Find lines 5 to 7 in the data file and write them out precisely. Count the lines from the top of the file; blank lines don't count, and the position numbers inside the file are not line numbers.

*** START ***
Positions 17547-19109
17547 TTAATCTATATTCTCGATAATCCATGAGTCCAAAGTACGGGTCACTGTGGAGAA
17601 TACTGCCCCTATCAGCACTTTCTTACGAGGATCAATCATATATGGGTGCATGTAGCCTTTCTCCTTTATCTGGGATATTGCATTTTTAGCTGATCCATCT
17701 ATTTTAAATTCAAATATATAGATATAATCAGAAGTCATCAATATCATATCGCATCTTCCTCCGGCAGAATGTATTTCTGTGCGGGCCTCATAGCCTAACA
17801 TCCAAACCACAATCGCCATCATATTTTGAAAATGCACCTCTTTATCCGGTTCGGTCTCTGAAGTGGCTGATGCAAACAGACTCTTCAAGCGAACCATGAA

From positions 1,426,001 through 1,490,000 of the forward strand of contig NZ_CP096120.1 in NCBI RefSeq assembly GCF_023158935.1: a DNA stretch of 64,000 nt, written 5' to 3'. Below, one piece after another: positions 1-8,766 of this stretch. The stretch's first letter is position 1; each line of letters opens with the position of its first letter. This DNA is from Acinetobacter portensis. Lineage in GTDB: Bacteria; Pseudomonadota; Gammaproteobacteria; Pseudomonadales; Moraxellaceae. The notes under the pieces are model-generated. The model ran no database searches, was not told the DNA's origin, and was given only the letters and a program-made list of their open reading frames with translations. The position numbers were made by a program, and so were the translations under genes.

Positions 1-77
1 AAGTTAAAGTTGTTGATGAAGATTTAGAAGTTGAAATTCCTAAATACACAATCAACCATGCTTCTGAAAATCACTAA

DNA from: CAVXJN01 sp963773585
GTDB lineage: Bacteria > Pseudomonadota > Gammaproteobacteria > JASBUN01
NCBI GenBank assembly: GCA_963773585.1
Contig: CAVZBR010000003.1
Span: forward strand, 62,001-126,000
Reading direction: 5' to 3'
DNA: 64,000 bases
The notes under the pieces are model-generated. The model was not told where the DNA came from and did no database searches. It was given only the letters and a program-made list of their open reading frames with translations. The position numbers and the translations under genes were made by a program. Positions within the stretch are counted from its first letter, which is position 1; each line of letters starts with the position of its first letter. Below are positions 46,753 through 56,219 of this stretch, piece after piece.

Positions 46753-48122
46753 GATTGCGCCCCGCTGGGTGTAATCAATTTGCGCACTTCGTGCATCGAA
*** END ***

17801 TCCAAACCACAATCGCCATCATATTTTGAAAATGCACCTCTTTATCCGGTTCGGTCTCTGAAGTGGCTGATGCAAACAGACTCTTCAAGCGAACCATGAA

From positions 1,426,001 through 1,490,000 of the forward strand of contig NZ_CP096120.1 in NCBI RefSeq assembly GCF_023158935.1: a DNA stretch of 64,000 nt, written 5' to 3'. Below, one piece after another: positions 1-8,766 of this stretch. The stretch's first letter is position 1; each line of letters opens with the position of its first letter. This DNA is from Acinetobacter portensis. Lineage in GTDB: Bacteria; Pseudomonadota; Gammaproteobacteria; Pseudomonadales; Moraxellaceae. The notes under the pieces are model-generated. The model ran no database searches, was not told the DNA's origin, and was given only the letters and a program-made list of their open reading frames with translations. The position numbers were made by a program, and so were the translations under genes.

Positions 1-77